Of course, there are countless books dedicated to individual shows (like Mobile Suit Gundam) and individual designers (see a bunch of them here), but the books in this collection cover multiple series from various studios, and occasionally drift into other categories of mecha. (SF often takes us into space, after all.) There’s also a significant crossover into the world of toys and models, which have been the soulmates of Real Robot anime since before it had a name.

Obviously, this is not EVERY title you can get on this subject, but it’s a good start. Japanese titles are provided for search purposes.

Set 1: Anime mecha art & design


Anime Robot Encyclopedia


3 Volumes, Akita Shoten

This trilogy of thick, digest-sized paperbacks (from the publishers of My Anime magazine, was one of the earliest to jump on the phenomenon and catalog it. No distinction was made between “Super Robots” and “Real Robots,” which meant Astro Boy could be found in the same volume as Gundam. In fact, it was Gundam that sparked the publishing since the first volume appeared in November 1979. The other two followed in December ’81 and February ’86.

Anime Robot Big Illustrations

アニメ ロボット大図解

Color and B&W, 174 pages
Shogakukan, July 1984

You know things are getting serious when a hardcover appears. “Real Robots” had been going strong for only five years when this book arrived, but they had certainly earned their place on the cover.

Hero Robot Encyclopedia


Multiple volumes, Keibunsha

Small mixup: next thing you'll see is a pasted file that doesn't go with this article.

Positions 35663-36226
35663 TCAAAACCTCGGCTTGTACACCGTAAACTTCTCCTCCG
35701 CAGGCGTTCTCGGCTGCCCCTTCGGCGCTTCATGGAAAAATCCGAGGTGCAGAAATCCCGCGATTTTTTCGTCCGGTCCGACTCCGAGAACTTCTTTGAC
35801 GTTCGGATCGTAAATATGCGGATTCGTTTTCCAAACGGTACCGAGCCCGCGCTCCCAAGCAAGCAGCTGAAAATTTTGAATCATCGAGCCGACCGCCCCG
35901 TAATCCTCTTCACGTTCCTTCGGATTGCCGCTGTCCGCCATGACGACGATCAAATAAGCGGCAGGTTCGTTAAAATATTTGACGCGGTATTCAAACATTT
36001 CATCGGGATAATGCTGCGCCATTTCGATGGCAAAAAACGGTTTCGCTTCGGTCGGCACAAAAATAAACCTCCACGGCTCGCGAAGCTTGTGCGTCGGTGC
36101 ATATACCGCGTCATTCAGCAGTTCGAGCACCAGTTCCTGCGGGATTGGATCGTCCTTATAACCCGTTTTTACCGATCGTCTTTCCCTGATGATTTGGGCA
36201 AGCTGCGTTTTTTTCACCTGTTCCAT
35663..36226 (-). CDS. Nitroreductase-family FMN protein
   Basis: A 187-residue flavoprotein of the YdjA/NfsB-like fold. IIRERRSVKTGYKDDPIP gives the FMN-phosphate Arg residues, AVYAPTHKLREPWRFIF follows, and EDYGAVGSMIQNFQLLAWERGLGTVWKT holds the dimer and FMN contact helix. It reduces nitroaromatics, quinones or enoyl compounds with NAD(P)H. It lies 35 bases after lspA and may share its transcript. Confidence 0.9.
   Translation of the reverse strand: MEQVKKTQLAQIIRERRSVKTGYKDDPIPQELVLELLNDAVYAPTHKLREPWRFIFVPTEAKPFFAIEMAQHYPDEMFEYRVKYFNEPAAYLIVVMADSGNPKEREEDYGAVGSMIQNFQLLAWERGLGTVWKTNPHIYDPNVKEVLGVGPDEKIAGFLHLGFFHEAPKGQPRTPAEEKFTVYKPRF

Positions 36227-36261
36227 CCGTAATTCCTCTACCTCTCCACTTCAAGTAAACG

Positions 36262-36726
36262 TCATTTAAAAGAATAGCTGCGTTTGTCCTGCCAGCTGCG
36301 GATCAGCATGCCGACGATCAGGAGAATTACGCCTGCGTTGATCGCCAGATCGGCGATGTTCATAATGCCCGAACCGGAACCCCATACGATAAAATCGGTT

This was another series of digest-size paperbacks. The four shown above ranged from 1977 (pre-Gundam) to 1981, 1982, and 1983 when model kits were dominating store shelves.

The first volume in this row appeared in 1983, the second in January 1990 and third in January 1993. It’s possible that more volumes appeared in the interims, but these were all I could locate. And I don’t yet own any of the books shown so far. It’s from here on that they come right off my shelf…

View Broadly Super Robot Encyclopedia


Color, 128 pages
Feb 1997, Mediaworks

“Super Robots” is in the title, but don’t be fooled; as an attempt to contain both genres between two covers, this is a good one with a mix of anime design images and some very striking original art. However, it proved early on that “view broadly” doesn’t mean “view deeply.” There’s only room for the title mecha of each program, but in exchange we get a taste of every show from 1963 (Tetsujin 28) to 1996 (Nadesico). There’s also an interesting section of charts and lists.

The second edition was released in August 1998 with more pages, but a much larger one would follow years later.

How to Operate Super Mecha


B&W, 224 pages
March 1998, Dobunshoin

No robots are found in this book, but practically everything else is, from the Mach 5 to the Space Battleship Yamato. The gimmick is to examine famous mecha from both anime and live-action (the USS Enterprise, for example) and work out how it is operated through text and diagrams.

Sunrise Robot Comics Vol. 1


B&W, 166 pages
Aug 1999, Studio DNA

When a series is still popular after it’s been off the air for a few years, it could come back in an expensive and risky way (more anime) or a simple, low-cost way (manga). That’s the route this project took, revisiting beloved characters from Daitarn 3, Xabungle, and Dunbine in several short comics by different creators, mostly played for comedy.

Sunrise Robot Comics Vol. 2


B&W, 166 pages
Dec 1999, Studio DNA